Gastroesophageal reflux disease (GERD) is a condition often associated with adults, but it does affect children, as well. As a board-certified pediatric gastroenterologist, A. John Yazdi, MD, with Pediatric Gastroenterology of Colorado Springs in Colorado Springs, Colorado, sees many kids with this often painful problem. If you think your child has GERD, call the office to make an appointment with Dr. Yazdi.
Gastroesophageal reflux disease is a chronic digestive disorder that involves the stomach contents coming back up the food pipe, or esophagus. Gastroesophageal reflux (GER) is what causes a baby to spit up during the first three months of life. That’s very normal and is not a digestive problem.
GER can even continue up until the age of 19, although most kids outgrow it after a year. GER becomes GERD when the reflux starts to interfere with other functions like breathing or eating or it becomes more frequent after the age of 14 months.
Typically, GERD affects the lower esophageal sphincter. A sphincter is a band of muscle that works kind of like a door. The lower esophageal sphincter opens to allow food to enter the stomach from the esophagus and then closes to prevent stomach acid from going back up the food pipe.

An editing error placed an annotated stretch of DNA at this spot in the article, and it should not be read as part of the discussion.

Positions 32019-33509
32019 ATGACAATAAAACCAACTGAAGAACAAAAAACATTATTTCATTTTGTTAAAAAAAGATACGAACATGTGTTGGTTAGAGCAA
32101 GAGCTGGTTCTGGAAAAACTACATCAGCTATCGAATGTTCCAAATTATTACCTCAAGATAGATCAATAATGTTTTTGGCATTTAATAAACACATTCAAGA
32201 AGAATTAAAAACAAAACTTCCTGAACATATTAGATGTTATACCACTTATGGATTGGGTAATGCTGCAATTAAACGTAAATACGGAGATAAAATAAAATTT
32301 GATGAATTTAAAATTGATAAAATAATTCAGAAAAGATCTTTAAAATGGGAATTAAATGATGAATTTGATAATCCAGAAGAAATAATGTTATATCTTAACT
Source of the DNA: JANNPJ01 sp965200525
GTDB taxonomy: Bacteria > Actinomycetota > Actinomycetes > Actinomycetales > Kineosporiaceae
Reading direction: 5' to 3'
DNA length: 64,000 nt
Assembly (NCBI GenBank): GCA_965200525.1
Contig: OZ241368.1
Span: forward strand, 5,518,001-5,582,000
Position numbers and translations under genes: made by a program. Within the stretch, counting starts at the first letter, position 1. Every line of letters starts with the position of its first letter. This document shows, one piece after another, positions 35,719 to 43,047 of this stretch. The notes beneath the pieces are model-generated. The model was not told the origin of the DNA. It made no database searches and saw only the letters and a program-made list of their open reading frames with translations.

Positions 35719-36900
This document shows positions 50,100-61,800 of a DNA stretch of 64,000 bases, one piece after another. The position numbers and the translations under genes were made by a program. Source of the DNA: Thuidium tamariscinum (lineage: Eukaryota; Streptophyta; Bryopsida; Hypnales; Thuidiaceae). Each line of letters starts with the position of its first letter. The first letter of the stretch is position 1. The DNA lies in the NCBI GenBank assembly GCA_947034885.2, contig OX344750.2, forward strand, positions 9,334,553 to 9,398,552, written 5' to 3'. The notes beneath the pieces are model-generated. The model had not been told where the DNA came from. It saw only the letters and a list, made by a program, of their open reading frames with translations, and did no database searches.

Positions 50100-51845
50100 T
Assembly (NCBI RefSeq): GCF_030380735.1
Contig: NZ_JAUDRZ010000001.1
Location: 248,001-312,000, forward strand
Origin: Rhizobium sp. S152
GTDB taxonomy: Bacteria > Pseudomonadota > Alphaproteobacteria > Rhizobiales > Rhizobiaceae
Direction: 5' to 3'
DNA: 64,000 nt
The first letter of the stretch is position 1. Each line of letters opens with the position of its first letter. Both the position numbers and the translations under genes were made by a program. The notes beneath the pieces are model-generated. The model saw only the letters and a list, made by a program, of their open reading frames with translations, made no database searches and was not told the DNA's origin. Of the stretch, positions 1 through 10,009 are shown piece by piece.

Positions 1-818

Every person, child or adult, has reflux sometimes. The muscle fails to close right, and acid travels upward. That is what causes heartburn. Babies tend to have a weak lower esophageal sphincter, which is why they spit milk up. As they develop, the sphincter gets stronger, and the reflux is less frequent.
When a child has GERD, something interferes with that process. For example, some foods can trigger it, like:
There may be other factors involved, too. Being overweight, for example, is a risk factor. Other risk factors include:
These all can factor into the development of GERD.
Heartburn tops the list of GERD symptoms in most adults. Kids don’t get heartburn, though, so look for:
The acid that washes up in the mouth can impact the teeth, too, so there may be dental problems and tooth decay.
Dr. Yazdi starts with a full physical exam and medical history. He may order tests looking for signs of aspiration or damage to the upper digestive system such as a chest x-ray or an upper GI series.